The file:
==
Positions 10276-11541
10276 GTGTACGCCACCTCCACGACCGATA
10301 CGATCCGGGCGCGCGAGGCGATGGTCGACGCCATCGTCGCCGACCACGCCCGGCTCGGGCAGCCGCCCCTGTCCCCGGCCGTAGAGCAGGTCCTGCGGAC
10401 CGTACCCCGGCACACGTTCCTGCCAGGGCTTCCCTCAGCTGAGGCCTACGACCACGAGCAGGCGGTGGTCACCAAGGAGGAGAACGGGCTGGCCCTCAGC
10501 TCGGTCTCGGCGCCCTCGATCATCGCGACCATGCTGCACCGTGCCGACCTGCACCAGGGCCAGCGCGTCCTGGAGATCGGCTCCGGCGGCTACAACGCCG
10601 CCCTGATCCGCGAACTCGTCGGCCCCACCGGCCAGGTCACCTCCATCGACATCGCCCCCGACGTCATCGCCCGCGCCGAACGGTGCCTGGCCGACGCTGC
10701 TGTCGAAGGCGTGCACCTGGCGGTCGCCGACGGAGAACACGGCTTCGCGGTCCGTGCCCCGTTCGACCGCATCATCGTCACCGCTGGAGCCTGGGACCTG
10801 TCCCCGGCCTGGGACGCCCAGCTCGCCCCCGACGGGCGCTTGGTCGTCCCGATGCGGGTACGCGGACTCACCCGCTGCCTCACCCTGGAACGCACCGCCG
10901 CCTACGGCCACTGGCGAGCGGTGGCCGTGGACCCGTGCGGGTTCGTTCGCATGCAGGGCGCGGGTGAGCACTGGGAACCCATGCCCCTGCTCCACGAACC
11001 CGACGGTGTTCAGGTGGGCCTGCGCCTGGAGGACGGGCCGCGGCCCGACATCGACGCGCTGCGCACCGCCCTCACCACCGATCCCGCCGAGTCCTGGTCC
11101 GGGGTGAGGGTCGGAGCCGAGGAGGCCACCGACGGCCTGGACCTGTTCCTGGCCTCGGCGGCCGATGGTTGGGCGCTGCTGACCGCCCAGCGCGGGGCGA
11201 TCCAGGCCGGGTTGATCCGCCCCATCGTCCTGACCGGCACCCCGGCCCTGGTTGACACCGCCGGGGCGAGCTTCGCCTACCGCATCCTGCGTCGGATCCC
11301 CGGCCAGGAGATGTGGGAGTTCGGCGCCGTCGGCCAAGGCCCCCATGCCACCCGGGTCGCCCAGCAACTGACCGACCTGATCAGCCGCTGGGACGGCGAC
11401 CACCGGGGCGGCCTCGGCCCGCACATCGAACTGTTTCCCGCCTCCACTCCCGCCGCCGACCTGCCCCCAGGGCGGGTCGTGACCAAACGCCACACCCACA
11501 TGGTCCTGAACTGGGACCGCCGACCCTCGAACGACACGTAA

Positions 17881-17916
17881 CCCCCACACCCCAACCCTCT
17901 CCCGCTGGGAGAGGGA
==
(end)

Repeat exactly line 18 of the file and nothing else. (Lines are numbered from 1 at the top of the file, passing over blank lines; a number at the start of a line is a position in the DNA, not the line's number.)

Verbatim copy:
17901 CCCGCTGGGAGAGGGA